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New History of Psychiatry: LSD Experiments, Insane Acquittals, & More

The December 2017 issue of History of Psychiatry is now online. Articles in this issue explore connections between psychology, psychiatry, and philosophy, nineteenth century insane acquittal policy, LSD experiments in the United States Army, the use of ECT for mass killing by the Nazis, and much more. Full details below.

“Con Drury: philosopher and psychiatrist,” by John Hayes. Abstract:

Maurice O’Connor Drury (1907–76), an Irish psychiatrist, is best known for his accounts of his close friendship with the eminent twentieth-century philosopher, Ludwig Wittgenstein. His only book, The Danger of Words (1973), was well received by those who had an interest in the relationship between psychiatry, psychology and philosophy. This article concentrates on Drury’s experiences, studies and writings in these fields.

“Insane acquittees and insane convicts: the rationalization of policy in nineteenth-century Connecticut,” by Lawrence B Goodheart. Abstract:

A current situation in Connecticut of whether a violent insane acquittee should be held in a state prison or psychiatric facility raises difficult issues in jurisprudence and medical ethics. Overlooked is that the present case of Francis Anderson reiterates much of the debate over rationalization of policy during the formative nineteenth century. Contrary to theories of social control and state absolutism, governance in Connecticut was largely episodic, indecisive and dilatory over much of the century. The extraordinary urban and industrial transformation at the end of the Gilded Age finally forced a coherent response in keeping with longstanding legal and medical perspectives.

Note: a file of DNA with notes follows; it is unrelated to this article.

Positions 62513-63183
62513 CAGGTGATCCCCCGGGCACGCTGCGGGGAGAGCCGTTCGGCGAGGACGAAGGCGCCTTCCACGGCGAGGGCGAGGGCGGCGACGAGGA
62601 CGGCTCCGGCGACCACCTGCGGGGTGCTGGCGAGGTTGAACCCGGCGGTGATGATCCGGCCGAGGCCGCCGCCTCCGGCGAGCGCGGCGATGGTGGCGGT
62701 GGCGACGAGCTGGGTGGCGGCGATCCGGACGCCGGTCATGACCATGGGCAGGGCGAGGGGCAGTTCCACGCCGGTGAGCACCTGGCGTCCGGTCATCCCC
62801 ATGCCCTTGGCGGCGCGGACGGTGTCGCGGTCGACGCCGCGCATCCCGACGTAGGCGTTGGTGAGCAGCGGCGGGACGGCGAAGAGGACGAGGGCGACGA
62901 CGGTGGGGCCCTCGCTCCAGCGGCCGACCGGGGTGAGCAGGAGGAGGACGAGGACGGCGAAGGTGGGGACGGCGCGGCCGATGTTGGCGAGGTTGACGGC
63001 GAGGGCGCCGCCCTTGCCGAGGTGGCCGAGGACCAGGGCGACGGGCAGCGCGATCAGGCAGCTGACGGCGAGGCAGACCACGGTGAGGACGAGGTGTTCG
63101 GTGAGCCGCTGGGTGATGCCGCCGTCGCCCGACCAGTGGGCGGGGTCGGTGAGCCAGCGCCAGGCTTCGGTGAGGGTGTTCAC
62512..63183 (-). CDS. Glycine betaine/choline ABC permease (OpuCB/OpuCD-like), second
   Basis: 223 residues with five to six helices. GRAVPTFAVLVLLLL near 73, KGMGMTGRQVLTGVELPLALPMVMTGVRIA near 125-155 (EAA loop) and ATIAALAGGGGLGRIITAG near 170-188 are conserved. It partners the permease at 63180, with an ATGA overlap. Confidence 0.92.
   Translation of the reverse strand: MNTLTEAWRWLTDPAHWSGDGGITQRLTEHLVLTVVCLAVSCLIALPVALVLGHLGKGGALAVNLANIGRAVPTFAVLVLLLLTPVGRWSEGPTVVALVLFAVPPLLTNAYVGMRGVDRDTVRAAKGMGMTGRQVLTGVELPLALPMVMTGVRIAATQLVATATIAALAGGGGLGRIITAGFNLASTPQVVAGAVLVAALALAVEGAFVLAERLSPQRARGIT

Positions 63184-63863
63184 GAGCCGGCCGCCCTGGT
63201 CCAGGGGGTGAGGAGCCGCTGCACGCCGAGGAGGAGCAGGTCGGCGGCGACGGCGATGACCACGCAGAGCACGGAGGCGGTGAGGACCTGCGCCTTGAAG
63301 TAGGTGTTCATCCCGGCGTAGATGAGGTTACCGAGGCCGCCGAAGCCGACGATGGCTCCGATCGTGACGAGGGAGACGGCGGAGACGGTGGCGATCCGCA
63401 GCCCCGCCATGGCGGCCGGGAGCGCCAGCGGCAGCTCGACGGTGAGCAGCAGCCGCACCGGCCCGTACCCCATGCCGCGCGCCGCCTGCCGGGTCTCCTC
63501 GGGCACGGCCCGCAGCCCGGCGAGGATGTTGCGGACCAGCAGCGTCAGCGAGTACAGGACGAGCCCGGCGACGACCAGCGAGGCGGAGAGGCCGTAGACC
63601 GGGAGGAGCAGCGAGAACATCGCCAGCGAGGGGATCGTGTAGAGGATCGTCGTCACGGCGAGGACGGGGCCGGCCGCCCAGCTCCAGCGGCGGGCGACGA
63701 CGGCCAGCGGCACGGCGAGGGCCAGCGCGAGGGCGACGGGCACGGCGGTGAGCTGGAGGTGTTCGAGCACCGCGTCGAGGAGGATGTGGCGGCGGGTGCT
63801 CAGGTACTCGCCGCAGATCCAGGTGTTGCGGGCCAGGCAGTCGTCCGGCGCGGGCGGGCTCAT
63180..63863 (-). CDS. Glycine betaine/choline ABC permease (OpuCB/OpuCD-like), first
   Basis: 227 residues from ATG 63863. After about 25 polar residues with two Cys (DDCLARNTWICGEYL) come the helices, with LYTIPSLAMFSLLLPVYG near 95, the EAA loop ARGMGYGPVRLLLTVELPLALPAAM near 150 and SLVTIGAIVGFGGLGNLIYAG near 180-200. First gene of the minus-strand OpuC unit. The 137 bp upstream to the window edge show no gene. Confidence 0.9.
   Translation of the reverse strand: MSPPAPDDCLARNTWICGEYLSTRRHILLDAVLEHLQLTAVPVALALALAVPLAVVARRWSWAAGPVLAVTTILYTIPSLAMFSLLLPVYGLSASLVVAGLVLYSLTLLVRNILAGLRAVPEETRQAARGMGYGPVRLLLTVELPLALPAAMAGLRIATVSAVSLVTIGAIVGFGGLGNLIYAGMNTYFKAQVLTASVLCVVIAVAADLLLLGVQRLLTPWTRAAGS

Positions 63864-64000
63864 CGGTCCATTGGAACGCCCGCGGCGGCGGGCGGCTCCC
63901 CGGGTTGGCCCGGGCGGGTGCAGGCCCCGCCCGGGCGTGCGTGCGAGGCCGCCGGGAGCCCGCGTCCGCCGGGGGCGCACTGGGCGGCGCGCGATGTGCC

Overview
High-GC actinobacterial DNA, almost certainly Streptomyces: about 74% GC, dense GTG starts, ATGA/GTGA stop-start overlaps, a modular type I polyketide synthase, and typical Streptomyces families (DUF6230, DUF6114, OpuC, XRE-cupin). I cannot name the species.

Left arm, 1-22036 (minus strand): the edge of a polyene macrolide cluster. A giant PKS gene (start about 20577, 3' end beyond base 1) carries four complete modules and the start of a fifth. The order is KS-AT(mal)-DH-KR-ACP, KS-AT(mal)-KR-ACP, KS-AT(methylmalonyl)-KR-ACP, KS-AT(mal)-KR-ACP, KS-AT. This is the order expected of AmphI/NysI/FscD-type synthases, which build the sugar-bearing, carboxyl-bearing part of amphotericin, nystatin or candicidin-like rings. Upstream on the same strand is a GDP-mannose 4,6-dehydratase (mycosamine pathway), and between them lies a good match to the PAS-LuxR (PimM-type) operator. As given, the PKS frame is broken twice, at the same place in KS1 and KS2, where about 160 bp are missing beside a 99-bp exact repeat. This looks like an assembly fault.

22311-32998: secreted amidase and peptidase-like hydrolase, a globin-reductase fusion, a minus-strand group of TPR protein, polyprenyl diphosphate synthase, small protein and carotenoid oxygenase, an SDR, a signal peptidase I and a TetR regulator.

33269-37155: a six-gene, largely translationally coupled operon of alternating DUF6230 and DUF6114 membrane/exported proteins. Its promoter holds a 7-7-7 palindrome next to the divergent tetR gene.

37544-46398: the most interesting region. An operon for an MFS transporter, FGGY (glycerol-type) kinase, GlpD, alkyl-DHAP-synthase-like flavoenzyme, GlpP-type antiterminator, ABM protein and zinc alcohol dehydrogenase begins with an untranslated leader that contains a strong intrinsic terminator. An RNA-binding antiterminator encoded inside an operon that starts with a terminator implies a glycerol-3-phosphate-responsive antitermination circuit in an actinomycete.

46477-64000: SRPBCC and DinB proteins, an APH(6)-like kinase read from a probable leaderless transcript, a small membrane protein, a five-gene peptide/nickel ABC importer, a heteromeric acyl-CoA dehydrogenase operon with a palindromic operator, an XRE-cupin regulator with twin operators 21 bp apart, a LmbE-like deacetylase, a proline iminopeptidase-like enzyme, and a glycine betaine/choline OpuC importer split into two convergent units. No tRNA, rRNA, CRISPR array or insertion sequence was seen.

“LSD experiments by the United States Army,” by Colin A Ross. Abstract: Continue reading New History of Psychiatry: LSD Experiments, Insane Acquittals, & More

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